Fore planning, resilience, the right mind-set and treating every customer as an important asset for their business could enable retailers to effectively listen to their customers and act appropriately, making them the preferred retailer that customers go to for a happy shopping experience.

Stay tuned to know the 10 tips that could add extra bling to the festive season sales and profits.

Monday, 10 October 2016

3 P’s for Effective Retailing

Retail as a business, is highly complicated as there are numerous aspects and operations involved in its successful and smooth functioning. Right from stocking a product in the store to the customer checking out of the store with that product, the entire flow can be broken down into intermediate activities that need to be managed carefully for the overall business to be complete. Now, with the influence of advanced technology, the scope of retail has further expanded to incorporate a host of other concepts and functions, thus complicating the whole process. But from the olden days till date, to run a retail business effectively, no matter how complicated it is, there are 3 basic and important aspects that need to be taken care of:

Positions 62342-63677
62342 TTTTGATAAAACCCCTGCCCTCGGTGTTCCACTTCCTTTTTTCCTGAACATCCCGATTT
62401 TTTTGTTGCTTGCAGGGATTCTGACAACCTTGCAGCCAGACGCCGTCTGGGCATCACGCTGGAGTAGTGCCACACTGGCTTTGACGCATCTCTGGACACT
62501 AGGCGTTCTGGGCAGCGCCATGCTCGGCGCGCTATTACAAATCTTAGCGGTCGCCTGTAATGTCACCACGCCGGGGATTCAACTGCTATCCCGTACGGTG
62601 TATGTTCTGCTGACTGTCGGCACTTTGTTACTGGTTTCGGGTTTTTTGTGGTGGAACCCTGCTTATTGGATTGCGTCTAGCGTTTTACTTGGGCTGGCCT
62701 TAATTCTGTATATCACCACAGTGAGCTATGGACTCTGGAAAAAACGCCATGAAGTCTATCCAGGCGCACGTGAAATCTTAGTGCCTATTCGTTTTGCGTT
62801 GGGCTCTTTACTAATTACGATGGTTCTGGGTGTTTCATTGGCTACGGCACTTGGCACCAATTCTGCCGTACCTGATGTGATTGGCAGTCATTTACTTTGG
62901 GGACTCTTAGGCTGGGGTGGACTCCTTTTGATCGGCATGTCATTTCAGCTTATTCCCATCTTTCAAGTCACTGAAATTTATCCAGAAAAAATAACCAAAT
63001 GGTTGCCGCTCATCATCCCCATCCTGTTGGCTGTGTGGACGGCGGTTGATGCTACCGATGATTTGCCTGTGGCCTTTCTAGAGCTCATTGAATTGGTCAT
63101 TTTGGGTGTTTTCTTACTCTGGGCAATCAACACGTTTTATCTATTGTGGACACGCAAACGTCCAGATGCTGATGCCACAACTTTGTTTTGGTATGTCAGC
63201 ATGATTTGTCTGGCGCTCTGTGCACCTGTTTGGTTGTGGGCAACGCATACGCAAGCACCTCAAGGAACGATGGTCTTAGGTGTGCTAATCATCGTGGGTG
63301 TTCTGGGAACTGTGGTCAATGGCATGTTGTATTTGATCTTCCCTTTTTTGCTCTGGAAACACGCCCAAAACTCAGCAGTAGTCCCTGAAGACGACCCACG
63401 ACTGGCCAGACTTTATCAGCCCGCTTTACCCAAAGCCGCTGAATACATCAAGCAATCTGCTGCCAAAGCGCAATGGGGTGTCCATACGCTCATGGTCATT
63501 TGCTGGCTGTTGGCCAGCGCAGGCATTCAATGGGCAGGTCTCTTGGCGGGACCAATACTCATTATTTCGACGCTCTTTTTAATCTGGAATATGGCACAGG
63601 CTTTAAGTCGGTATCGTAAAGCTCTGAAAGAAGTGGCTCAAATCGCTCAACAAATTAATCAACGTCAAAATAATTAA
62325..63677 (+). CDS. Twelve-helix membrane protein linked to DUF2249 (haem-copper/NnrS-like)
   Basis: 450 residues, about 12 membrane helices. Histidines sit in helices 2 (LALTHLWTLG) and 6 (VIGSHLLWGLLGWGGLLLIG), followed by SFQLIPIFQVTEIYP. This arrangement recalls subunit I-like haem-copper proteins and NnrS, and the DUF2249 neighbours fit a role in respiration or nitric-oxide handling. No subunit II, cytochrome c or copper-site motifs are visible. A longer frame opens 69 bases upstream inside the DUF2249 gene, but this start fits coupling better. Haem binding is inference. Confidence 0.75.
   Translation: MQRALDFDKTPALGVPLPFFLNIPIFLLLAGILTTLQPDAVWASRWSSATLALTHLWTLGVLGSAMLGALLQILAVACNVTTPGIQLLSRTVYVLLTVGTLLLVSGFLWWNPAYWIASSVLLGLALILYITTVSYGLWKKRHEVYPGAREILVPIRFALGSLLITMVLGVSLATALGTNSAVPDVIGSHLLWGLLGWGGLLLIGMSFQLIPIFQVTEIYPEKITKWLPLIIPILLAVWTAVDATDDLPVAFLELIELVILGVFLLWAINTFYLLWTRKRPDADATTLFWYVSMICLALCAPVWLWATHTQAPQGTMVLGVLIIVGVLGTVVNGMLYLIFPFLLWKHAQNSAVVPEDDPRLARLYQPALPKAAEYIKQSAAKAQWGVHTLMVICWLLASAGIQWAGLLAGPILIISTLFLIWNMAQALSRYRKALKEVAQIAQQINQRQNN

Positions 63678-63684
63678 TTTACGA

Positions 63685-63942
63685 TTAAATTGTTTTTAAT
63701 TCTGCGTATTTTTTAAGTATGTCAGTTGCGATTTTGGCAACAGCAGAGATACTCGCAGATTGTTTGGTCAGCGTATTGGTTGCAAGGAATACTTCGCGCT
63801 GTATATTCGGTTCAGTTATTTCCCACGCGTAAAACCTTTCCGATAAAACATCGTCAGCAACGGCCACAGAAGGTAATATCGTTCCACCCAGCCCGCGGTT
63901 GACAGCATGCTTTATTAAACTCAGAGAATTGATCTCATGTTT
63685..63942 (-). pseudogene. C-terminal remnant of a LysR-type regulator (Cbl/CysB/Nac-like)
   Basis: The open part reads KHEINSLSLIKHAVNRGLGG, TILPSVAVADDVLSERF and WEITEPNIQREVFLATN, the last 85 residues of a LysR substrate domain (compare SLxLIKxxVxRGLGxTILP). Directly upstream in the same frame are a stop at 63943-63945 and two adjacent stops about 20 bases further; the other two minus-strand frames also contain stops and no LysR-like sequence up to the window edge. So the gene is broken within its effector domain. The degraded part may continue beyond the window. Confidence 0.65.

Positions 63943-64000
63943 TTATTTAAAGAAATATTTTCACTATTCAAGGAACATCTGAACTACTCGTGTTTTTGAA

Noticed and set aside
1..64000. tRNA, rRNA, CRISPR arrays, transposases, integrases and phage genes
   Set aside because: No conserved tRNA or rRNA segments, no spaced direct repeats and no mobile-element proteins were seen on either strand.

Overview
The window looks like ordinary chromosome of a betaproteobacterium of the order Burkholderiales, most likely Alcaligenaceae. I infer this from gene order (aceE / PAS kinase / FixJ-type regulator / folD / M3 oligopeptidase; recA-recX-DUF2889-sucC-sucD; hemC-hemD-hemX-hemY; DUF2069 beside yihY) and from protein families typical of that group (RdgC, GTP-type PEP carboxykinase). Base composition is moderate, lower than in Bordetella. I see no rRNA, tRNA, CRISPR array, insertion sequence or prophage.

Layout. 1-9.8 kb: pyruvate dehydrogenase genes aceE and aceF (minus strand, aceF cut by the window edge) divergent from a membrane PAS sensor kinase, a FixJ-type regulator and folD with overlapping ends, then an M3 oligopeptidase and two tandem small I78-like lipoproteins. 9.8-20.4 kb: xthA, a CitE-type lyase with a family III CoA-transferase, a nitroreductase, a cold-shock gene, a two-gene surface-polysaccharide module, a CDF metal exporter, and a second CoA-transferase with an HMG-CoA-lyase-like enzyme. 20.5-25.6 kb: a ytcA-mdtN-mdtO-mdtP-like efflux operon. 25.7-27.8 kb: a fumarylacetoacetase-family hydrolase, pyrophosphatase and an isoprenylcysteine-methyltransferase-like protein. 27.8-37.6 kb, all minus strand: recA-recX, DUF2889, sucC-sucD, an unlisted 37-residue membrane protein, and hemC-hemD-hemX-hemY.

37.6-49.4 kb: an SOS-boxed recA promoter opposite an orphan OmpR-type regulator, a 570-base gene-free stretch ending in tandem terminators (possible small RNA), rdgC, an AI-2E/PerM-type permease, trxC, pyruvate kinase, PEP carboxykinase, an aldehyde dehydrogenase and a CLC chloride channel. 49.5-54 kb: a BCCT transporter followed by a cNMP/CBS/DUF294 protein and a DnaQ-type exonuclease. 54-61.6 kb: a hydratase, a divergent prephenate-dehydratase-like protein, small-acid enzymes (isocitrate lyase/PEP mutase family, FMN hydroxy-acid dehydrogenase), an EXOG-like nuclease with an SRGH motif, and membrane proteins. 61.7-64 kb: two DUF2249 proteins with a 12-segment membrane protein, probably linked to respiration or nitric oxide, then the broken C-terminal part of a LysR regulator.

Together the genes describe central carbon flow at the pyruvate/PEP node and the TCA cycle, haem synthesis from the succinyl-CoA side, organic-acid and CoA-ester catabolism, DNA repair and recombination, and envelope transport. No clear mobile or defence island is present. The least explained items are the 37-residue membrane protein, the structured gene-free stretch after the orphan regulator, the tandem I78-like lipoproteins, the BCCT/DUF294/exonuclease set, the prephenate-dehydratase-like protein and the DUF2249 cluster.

People – Retail is all about people. The retailer or the business owner along with the other employees including the store staff and most importantly, the buying customer are all important for retail. Even in the case of online retailing or e-tailing, there are people working in the background for the business to run efficiently, as well as to ensure that orders are fulfilled right up to the customer’s doorstep. The need of the hour for retail businesses to survive is to become ‘customer-centric’, and customers needless to say again, are people. The importance of people cannot be stressed any further and the right people management, be it customers or employees, would definitely go a long way in making the business better.

Product – The core objective of retail is to ensure that customers can procure/avail the products/services they desire, when they need them. In simple words, retailing is where demand for a certain product is successfully fulfilled by the retail channels. As such, the ‘product’ is a necessary entity for the business to take place. Retailers need to be aware of the products that customers are looking for and have them readily available and at reasonable costs. Having the right product at the right place at the right time in the right quantity and at the right price is key for running a successful retail business.